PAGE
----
The 6th Amendment to the U.S. Constitution guarantees the right to a speedy and public trial by an impartial jury in all criminal prosecutions, and the right to have the “Assistance of Counsel for the defence.”
This constitutional mandate is binding on all U.S. courts. To that end, courts have fashioned procedures and timelines to ensure that every criminal defendant gets his or her day in court on a speedy basis.
For example, after an arrest, a suspect must be taken before a judge within 48 hours to have the charges read and to enter a plea (the arraignment). In felony cases the defendant must have a preliminary hearing within 10 court days of the arraignment; the prosecution must present witnesses sufficient to show a strong suspicion the defendant has committed a felony. A second arraignment is held on that information, with a pleading filed that lays out the charges; the jury trial must be held within 60 days of that arraignment. That’s pretty speedy.
However, the right to speedy process is waived by a majority of criminal defendants, for tactical and practical purposes. Hence the creation of what this newspaper and the county’s Public Defender have called “The Culture of Delay.”
It is wrong to lay blame for this culture at the feet of the judges of Santa Barbara County. It is wrong to assign blame to anyone. This is a problem created many moons ago for many reasons, including a dearth of resources on the part of defense lawyers charged with the solemn duty of defending each criminal defendant to the best of their legal ability, within the law and within their oath to support and defend the constitutions of California and the United States. It is a duty lawyers take very seriously, as they should. They will not be compelled to act for a client until they are prepared to do so, which involves receiving and absorbing all the “discovery,” or evidence, the prosecution plans to use to prove its case.
It is no secret that our Public Defender’s office is and has been, since the memory of man, understaffed and underfunded. Once upon a time the salaries and benefits of its lawyers matched those of the District Attorney’s Office, but somehow that process got out of whack. It is patently unfair for DAs to make more money than their opponents. This is an issue the Board of Supervisors should carefully study and remedy as soon as possible.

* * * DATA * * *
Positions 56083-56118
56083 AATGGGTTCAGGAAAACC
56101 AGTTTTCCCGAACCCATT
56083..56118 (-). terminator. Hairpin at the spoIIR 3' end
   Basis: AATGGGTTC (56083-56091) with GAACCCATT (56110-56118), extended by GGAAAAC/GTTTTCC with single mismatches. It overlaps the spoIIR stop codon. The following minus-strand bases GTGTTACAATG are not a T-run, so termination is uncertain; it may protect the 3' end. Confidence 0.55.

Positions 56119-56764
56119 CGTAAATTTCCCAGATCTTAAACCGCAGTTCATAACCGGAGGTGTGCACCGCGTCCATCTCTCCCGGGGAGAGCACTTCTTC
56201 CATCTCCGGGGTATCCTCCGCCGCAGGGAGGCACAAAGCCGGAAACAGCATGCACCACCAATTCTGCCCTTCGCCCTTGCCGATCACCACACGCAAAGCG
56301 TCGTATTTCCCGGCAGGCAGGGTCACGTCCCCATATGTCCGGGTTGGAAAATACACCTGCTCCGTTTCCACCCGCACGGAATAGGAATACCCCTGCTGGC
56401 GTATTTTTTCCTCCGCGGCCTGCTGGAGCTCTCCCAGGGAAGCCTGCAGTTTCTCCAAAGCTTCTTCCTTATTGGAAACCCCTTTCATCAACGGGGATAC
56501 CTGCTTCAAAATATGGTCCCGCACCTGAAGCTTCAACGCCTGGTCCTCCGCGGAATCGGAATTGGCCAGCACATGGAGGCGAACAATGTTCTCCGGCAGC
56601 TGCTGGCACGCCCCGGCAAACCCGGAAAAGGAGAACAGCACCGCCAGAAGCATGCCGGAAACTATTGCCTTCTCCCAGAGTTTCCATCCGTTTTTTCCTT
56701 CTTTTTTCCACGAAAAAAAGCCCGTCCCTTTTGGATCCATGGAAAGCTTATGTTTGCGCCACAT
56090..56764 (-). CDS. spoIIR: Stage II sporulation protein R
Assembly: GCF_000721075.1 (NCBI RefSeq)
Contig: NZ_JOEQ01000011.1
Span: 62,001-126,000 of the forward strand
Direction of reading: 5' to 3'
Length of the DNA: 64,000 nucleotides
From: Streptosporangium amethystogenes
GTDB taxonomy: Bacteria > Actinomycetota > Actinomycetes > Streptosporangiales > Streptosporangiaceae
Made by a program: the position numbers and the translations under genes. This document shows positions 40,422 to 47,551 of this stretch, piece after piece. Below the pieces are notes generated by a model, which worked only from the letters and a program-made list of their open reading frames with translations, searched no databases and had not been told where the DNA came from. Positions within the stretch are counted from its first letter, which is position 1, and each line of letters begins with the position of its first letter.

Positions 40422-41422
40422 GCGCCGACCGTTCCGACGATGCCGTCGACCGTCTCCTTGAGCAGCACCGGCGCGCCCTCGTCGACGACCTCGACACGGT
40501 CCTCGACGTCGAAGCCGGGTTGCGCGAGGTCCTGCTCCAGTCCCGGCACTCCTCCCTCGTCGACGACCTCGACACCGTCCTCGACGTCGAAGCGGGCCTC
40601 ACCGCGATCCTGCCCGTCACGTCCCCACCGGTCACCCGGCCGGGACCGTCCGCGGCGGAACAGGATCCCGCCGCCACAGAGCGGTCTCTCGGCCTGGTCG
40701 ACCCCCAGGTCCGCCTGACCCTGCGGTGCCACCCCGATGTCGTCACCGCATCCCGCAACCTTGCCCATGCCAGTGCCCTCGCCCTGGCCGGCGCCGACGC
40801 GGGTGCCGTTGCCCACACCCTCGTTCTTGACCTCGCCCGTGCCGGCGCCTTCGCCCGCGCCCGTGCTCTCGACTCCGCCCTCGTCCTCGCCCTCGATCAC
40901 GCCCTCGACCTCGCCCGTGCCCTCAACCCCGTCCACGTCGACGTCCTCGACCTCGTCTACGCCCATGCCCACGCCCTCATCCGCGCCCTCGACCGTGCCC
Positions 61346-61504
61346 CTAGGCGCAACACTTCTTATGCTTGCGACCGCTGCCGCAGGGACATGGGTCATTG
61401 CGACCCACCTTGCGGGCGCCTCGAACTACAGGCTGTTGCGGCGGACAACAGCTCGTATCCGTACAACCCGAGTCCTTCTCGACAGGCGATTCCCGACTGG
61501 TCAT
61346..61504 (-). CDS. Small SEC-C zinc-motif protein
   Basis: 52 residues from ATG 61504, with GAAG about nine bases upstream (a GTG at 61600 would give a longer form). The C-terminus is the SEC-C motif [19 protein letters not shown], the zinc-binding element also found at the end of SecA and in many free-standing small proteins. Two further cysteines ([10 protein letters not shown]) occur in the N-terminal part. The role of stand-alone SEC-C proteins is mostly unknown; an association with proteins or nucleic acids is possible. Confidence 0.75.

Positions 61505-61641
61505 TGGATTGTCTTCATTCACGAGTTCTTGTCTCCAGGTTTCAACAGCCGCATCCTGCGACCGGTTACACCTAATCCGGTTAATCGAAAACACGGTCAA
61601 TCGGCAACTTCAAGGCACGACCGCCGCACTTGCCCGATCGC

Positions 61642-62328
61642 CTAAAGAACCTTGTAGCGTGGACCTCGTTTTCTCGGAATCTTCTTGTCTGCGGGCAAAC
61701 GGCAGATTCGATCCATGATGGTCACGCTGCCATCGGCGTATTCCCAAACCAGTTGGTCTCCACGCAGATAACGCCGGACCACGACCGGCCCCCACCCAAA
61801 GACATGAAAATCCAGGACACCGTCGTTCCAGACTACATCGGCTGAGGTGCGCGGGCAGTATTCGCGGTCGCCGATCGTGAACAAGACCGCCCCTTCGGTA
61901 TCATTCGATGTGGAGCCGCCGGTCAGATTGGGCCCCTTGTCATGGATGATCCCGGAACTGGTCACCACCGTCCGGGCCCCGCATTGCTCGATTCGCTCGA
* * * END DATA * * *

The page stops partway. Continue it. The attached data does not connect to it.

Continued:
The Judicial Council of California, under the wise leadership of Chief Justice Tani Gorre Cantil-Sakauye, is currently revising California’s approach to the setting of bail. Historically, poor people accused of criminal conduct, and unable to post bail, have languished in jail for long periods, awaiting trial. The Judicial Council has already put into place new procedures and guidelines for judges in setting bail, which will help.
In the meantime, I would encourage my brethren on the court to immediately reinstate the use of Penal Code section 1050’s requirement of two-day written notice of a request for continuance in all criminal cases. The rule is crystal clear: Neither the convenience of the parties nor a stipulation between them is good cause to continue a case. Our collective failing, if any, is to let lawyers come into court on the day of a hearing and simply ask for (and receive) a continuance, without having to make any written showing of good cause. This is a costly practice. It should end.
Finally, I would invite the entire Board of Supervisors to go to court and sit with a judge for a day or half day to see for themselves how things are working or not working. There’s no substitute for seeing for yourself. I think what they will find is that the judges and attorneys are working hard to try to do justice, within the confines of their limited resources and according to a culture that can and should be changed.
Denise de Bellefeuille retired as a Santa Barbara Superior Court Judge in 2014.